Computer Science Professor Liz Bradley (left), meets with Rhonda Hoenigman (center) and their collaborator, Assistant Professor in Ecology & Evolutionary Biology Nichole Barger, to discuss an algorithm that determines where plants will grow efficiently.
Multi-discipline research makes a big impact
Liz Bradley is a great professor because she loved being a student. The computer science professor graduated from MIT with three degrees, a B.S., M.S., and Ph.D., in electrical engineering and computer science. And, while earning these degrees would be more than enough to earn bragging rights, Bradley earned her two graduate degrees while training as an Olympic rower. She took fifth place in the 1988 Olympic Games.
“I was lucky that I had a graduate advisor who understood that I had 11 Olympic workouts a week,” she says of her graduate experience. “But, being at MIT was a fire hose of fabulous things to think about.”
Bradley acts as an advisor on the Biofrontiers Institute’s IQ Biology Interdisciplinary Quantitative Biology graduate program because cross-discipline work is something she is passionate about. Computer science now plays a huge role in managing the massive data sets in the biosciences.
“Computers, by default, are cross-disciplinary. They are used everywhere in scientific discovery. We solve equations with computers because we can’t solve them with pencil and paper,” she says. “And it is because I am open to working across disciplines that I tend to be the home in the department for the student projects nobody else will supervise.”
Rhonda Hoenigman is pursuing a Ph.D., and with Bradley’s encouragement and advice, she has created a computer algorithm that aids in the design of efficient landscapes: those that offer the best growth, with the most shade, using the least amount of water. This “agent-based” algorithm allows the plants to move themselves in a virtual world, and find the places they would grow the best. Hoenigman has a vision for the algorithm to help building planners save water while cooling structures with shade—a necessity for water-starved areas like the American Southwest.
Caleb Phillips, another student who works with Bradley, also created a new algorithm that addresses sustainability: one that can show us how to redistribute food waste. Phillips’ algorithm takes into account how much food is being thrown away across a given region, like Boulder County, and also calculates the cost of rescuing it and redistributing it to organizations in need across that region.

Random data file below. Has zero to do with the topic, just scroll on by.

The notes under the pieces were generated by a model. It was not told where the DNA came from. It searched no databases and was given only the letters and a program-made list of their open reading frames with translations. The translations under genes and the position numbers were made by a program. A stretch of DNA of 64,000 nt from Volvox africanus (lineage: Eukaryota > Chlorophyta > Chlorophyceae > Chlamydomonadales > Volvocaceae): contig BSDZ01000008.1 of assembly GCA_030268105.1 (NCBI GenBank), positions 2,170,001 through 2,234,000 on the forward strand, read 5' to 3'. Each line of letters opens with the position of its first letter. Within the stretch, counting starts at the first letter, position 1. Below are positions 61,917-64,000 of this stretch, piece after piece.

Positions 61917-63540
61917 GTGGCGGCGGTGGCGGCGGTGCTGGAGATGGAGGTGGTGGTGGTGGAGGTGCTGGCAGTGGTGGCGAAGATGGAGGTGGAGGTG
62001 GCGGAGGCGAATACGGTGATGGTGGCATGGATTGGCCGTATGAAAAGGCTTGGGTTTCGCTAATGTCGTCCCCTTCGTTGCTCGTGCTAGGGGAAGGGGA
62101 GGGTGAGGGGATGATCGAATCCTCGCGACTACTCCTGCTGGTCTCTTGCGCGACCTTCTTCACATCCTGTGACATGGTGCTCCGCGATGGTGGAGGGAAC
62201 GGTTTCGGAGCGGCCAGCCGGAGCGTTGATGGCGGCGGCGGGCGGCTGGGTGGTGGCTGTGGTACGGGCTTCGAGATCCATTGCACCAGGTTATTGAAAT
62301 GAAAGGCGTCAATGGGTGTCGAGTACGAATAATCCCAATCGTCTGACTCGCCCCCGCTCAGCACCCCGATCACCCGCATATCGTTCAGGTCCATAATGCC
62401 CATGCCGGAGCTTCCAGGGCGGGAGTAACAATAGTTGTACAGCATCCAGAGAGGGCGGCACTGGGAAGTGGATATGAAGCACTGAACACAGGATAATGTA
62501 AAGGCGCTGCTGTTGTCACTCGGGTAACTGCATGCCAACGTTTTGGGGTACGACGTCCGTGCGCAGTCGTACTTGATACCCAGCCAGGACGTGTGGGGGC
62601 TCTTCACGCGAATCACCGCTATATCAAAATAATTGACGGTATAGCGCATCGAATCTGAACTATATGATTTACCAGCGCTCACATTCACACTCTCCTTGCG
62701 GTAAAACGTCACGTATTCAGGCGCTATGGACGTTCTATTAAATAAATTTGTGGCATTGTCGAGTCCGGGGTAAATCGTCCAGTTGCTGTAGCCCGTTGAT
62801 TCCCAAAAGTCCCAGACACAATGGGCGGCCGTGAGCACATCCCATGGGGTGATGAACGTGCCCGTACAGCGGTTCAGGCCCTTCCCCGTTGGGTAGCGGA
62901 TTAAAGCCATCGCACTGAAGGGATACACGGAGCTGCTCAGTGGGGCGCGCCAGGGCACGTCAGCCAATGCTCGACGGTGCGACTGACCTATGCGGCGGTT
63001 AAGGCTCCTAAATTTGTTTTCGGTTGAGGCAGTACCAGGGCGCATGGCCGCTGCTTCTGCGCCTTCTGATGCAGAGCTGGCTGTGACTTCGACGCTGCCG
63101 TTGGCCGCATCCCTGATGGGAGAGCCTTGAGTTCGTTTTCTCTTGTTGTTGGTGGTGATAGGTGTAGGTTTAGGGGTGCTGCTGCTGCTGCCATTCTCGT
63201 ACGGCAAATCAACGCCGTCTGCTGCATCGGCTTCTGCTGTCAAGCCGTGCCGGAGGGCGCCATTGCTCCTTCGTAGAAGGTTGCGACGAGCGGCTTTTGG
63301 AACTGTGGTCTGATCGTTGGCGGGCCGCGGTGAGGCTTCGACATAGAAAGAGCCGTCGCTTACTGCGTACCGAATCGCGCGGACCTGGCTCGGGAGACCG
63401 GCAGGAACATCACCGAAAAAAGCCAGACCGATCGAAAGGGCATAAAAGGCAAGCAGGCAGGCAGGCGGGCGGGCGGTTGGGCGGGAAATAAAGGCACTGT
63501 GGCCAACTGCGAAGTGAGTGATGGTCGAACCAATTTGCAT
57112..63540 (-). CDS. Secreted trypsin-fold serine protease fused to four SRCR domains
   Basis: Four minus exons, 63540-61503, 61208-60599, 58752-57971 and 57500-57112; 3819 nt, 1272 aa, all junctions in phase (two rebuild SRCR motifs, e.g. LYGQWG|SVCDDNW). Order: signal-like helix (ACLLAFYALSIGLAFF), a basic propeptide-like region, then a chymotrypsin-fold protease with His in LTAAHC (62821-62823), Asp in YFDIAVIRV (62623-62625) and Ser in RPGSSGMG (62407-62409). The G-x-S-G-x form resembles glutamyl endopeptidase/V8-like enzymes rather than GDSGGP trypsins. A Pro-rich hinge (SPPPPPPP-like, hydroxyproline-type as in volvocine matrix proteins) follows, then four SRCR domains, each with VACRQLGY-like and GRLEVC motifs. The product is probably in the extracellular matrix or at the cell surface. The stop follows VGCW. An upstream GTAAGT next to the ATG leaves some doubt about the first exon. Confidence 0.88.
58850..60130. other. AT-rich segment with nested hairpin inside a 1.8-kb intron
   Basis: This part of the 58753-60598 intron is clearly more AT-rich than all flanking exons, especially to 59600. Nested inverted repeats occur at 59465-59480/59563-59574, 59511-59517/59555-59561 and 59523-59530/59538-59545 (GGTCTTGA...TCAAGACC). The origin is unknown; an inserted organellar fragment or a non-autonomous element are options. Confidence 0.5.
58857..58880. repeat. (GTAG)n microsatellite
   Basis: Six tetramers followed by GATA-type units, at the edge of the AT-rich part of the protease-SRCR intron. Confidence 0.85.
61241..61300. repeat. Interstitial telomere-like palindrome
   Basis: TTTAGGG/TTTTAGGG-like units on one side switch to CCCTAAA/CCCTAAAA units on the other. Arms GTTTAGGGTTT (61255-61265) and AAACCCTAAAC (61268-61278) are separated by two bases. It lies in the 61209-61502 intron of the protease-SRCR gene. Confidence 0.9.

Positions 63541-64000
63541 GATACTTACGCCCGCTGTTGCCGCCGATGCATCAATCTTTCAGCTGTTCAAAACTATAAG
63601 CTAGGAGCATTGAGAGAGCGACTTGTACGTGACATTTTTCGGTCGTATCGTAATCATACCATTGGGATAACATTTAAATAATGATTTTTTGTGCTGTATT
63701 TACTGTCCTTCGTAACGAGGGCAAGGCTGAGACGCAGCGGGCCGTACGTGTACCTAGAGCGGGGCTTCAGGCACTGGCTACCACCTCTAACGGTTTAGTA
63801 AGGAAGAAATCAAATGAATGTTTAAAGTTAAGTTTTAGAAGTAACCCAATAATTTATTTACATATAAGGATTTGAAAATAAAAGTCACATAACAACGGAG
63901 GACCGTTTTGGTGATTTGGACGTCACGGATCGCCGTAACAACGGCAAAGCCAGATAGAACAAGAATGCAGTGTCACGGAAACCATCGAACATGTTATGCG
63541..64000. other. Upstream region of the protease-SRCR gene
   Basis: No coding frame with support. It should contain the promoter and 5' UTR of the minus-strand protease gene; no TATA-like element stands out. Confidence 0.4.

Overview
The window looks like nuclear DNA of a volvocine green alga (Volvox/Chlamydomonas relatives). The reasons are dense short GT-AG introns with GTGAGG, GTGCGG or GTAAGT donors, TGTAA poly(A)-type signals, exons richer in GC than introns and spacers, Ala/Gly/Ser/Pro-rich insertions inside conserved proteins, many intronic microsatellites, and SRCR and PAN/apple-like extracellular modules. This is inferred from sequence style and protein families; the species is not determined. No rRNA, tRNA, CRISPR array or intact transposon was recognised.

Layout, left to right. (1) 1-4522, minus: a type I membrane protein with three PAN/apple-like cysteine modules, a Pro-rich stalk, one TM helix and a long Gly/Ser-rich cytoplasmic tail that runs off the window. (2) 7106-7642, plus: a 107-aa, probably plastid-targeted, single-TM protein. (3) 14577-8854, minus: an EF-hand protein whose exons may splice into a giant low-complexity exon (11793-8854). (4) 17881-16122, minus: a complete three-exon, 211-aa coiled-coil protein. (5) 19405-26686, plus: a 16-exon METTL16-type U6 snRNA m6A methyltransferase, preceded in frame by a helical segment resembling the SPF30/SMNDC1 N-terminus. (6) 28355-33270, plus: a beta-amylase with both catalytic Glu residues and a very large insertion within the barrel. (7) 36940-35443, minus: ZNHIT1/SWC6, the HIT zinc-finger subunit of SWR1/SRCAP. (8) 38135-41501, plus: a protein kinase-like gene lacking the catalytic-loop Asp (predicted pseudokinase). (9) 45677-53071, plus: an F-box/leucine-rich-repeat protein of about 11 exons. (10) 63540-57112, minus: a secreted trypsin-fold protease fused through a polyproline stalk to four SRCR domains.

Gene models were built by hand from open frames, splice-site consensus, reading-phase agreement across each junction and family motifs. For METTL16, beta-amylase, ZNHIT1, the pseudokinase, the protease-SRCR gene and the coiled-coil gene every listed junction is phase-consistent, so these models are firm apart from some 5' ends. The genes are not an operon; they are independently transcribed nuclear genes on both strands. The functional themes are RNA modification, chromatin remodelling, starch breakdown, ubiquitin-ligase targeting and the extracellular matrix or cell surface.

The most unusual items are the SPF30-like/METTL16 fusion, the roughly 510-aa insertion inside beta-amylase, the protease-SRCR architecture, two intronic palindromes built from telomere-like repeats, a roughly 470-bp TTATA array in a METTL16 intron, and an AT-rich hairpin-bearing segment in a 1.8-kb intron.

Most food rescue organizations use a warehouse model, which usually prevents them from handling fresh produce and other perishables. In addition, transportation costs are higher when trucks are needed to deliver food from a central warehouse.
With the help of this algorithm, the organization that Phillips founded, Boulder Food Rescue, takes surplus foods from stores and restaurants, and delivers them immediately to organizations that will use them. The kicker: Boulder Food Rescue picks up and delivers food using bikes and trailers, keeping costs at their lowest.
“About 70 or 80 pounds a day is a normal delivery, but we rescued 950 pounds the day after Thanksgiving,” says Phillips, who has to notch his belt a little tighter because of all the bike deliveries he now makes. On days where food donations are too heavy, or the snow is too deep, Phillips’ organization has access to trucks via Boulder’s CarShare program. “There is definitely enough food in Boulder County to feed everyone,” he says.
“It’s not about us faculty, it’s about them, the students,” Bradley says. “That’s what grad school is about.” And it must be that old Olympic discipline she has that allows her to mentor incredible students, while still producing amazing work of her own.
Bradley studies chaos theory and computer performance dynamics. In her work, dropping the last decimal place off of a number that has six places after the decimal may seem insignificant—not even enough to worry about in a huge data set. But those insignificant numbers can have huge impacts across a large collection of data or across a long period of time. This theory is also known as the “Butterfly Effect,” referring to the flapping of an insect’s wing that could cause enough atmospheric change, over time, to create a devastating hurricane. Bradley is using this theory to work toward learning to predict and manage how computers and data interact.
You don’t have to look too hard to see that there is another “Butterfly Effect” going on in Bradley’s world. If chaos theory is predicting how a small change can equal a large effect, you only need to look as far as Bradley’s students to see how her interactions are exactly that: the butterfly’s wing creating a hurricane of change.